One of the questions I repeatedly face is: when do I need to coil for Lyme? It turns out not to be a trivial question, as important as figuring out how often to coil and how much to coil each body part during each session.
Last week, I started out gung-ho, ready to tackle my office and the list of things that have been on hold forever. I managed to do quite a bit. My office looks much better than it did before. I’ve answered old emails. I’ve taken care of the still nagging details from moving last year (it really shouldn’t be this difficult to close a bank account). But over the course of the week, I started feeling like something was wrong.
First, there was the lengthening list of Bartonella symptoms: brightly colored urine, headaches, odd dreams, urinary hesitation, worsening indigestion, and the inevitable emotional roller coaster. I expected these and more as I continue to coil for Bartonella three times a day.
Then I started having symptoms that didn’t fit the Bartonella picture: increased sleeping at night, joint aches with the familiar crepitus, then I needed an afternoon nap a few days in a row. I’m perpetually on the look out for Babesia, but these symptoms didn’t match it. Then I reached the unpleasant conclusion that I’ll have no real break from Lyme coiling this summer.
I coiled for Lyme on Monday, the whole protocol in one day. (I skipped the midday Bartonella coiling session.) I had a herx, for sure, but not quite what I’ve come to expect. A few hours after coiling, I started having strange neurological sensations on the right side of my body. I’ve gotten used to having a dull ache on the right side, head to toe, from Lyme, but this was different. I had spots of hypersensitivity in my arm and leg. The skin was so sensitive that if I lightly brushed my arm hair with my hand, the pain was excruciating. My leg was just as bad. I’ve continued to have neurological pain in my arm and leg, though not as severe, yesterday and today. Meanwhile, I have a more normal herx reaction with looser stools, but not diarrhea like it used to be, excessive sleep and grogginess, and an achy feeling all over.
The moral of the story, if there is one, is that when coiling, symptoms are the most reliable indicators of what needs to be treated. It isn’t enough to rely on the “rule of thumb” that coiling season ends during the summer and a new season starts up again in the fall. If the symptoms persist, or return early, responding quickly minimizes the severity of the herxes.
Moving forward, I’m hoping to get away with coiling for Lyme only once per week. I’ll see what the symptoms are like. I don’t really want to do it every three days because coiling so much eats up the whole day. But if I need to, I will.
All in my head
There is a second moral to today’s story. Both the Bartonella and the Lyme herxes are causing central nervous system responses. It makes me sad to think of what these infections have done and continue to do to my brain. I suspect that the Lyme infection is most concentrated in my left brain lobe because I get so much of a reaction on the right side of my body. I’ve suspected all along that the key to getting rid of Bartonella is coiling my CNS because of the neurological symptoms, including all the mood issues.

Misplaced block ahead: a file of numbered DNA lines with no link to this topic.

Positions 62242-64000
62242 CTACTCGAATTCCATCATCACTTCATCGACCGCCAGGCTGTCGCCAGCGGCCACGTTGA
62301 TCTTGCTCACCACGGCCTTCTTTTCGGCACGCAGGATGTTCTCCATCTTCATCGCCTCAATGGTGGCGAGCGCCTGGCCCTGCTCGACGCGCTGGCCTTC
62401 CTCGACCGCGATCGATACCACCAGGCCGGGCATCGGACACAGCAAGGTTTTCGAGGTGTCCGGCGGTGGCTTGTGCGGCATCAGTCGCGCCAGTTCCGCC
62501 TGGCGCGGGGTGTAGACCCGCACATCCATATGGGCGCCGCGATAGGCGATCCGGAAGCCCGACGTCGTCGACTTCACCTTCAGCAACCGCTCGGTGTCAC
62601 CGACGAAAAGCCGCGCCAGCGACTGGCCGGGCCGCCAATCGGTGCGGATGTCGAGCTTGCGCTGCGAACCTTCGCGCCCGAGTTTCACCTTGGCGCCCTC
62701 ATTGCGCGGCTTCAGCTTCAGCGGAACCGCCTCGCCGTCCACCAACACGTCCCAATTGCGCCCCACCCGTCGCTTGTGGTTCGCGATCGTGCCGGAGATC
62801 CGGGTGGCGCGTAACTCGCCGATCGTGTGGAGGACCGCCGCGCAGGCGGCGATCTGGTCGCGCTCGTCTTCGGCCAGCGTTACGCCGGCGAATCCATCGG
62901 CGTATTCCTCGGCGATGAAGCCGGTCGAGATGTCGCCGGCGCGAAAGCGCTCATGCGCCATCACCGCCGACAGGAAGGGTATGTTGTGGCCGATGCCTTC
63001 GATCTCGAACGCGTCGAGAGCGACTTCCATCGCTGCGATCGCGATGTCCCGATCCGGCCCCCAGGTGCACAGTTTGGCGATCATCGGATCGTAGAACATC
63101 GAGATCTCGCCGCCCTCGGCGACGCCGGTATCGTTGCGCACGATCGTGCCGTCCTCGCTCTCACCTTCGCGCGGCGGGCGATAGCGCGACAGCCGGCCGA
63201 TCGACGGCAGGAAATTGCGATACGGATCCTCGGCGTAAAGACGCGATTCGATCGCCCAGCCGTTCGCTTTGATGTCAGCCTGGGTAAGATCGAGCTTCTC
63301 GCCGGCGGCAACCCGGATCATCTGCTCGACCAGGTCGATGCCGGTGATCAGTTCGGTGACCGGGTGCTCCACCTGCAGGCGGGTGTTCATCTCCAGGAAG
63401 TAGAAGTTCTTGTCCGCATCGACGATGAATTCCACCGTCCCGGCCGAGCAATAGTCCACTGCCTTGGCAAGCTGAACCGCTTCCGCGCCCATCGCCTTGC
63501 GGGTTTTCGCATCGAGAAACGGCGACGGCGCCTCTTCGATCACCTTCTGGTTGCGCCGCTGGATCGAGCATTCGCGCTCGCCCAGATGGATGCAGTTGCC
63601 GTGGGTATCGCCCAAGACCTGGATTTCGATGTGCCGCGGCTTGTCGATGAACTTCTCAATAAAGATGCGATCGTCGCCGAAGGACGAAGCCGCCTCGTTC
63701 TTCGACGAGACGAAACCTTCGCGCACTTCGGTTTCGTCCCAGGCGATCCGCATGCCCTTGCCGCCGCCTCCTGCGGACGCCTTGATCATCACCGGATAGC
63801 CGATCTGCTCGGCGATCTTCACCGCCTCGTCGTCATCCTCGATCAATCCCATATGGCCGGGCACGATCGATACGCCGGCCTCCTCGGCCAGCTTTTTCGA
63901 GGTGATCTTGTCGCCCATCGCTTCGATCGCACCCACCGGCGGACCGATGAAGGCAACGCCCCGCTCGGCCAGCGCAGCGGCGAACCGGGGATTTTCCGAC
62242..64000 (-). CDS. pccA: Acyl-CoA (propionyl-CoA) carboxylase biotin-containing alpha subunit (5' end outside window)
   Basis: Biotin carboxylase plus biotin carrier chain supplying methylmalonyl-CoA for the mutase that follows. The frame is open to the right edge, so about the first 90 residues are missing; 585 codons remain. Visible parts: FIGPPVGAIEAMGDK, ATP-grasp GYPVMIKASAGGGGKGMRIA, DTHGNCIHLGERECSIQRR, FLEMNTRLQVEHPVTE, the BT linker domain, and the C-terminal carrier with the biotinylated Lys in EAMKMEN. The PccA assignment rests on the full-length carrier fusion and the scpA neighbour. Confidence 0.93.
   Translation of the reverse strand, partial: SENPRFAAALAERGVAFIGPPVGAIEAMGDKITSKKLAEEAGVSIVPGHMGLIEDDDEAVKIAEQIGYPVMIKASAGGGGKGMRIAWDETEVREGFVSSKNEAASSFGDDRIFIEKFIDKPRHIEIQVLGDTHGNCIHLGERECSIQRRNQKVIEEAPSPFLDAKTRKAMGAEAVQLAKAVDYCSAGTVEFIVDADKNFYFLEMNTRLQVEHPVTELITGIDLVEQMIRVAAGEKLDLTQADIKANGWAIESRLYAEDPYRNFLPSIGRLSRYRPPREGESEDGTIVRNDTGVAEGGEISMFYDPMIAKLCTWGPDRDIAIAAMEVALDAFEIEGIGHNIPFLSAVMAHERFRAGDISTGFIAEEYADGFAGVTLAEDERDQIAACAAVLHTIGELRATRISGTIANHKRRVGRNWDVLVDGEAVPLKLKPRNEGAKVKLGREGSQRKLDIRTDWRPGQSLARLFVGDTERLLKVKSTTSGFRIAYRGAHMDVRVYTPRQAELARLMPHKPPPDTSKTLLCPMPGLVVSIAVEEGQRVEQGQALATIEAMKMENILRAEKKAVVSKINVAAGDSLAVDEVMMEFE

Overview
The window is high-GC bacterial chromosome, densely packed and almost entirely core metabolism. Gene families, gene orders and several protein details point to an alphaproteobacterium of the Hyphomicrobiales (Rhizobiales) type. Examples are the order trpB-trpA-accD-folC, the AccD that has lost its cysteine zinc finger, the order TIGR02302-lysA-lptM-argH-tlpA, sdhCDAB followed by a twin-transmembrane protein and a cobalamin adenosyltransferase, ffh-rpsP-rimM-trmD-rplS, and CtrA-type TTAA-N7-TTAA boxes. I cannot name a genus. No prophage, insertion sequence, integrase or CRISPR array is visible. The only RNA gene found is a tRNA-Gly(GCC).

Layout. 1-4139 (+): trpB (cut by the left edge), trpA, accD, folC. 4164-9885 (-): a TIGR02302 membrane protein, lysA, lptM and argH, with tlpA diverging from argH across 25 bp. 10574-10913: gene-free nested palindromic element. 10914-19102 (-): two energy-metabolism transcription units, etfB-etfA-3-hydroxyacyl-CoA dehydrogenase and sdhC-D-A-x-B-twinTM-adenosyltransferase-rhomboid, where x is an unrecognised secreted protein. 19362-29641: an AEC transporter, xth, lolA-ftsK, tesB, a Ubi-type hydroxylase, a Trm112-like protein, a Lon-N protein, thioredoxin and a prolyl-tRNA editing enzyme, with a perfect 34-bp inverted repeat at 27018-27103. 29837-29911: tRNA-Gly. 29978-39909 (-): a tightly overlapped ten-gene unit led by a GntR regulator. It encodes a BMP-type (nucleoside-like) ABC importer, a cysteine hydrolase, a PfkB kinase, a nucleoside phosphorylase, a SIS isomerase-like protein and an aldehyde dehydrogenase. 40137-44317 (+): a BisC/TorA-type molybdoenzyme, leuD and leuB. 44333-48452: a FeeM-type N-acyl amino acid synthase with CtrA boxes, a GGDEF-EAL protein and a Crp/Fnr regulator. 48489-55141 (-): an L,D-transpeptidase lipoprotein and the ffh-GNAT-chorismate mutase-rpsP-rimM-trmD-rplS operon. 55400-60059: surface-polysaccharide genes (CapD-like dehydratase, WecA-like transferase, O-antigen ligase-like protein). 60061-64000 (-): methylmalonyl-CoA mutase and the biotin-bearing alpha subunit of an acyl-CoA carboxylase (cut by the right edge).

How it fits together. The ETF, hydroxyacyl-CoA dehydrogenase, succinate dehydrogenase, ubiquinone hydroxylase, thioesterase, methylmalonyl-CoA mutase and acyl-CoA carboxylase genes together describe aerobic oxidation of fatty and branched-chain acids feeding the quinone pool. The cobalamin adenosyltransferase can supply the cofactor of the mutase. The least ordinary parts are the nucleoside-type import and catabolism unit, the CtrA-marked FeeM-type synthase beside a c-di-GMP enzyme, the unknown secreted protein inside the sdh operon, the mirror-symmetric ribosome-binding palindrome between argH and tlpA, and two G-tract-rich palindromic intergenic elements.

As a result of pondering the CNS involvement, I come back, again, to wondering if my doctor was wrong about waiting so long to give me iv Rocephin. It’s hard to know, now, if my life would have gotten on track again much sooner if I’d taken Rocephin during the first year after my diagnosis. Back then, I had insurance that would have paid for it to be administered at home. I wonder if I would have kicked the Lyme and Bartonella into submission. I might have had to deal with a relapse at some point, I suppose. Who knows, I might have found myself looking for a coil machine today!
When I start getting upset about the treatments path I took and when I took the different drugs, I try to remember that I didn’t want to take iv antibiotics. They seemed scary and extreme. Instead, I learned about all the things a person needs to do to get rid of Lyme…and antibiotics are only one part of the equation.
The presence of these infections in my head has another psychological component. At this point, I’ve been involved in the Lyme Disease community for over six years. I now have amassed a perspective and quite a bit of experience that I’m trying my best to share. The infections in my head slow me down. Literally they slow down my ability to compose blog posts. They drain my energy so that I’m always behind and trying to catch up on regular life, leaving little time to work on the Coiling For Lyme book that I’d like to share with you as soon as I can write it. And the emotional rollercoaster I find myself riding means that when I have good days, all I want to do is go out and have fun (while also rebuilding my bones and muscles) so that on crappy days like today, I have recent good times to hold on to.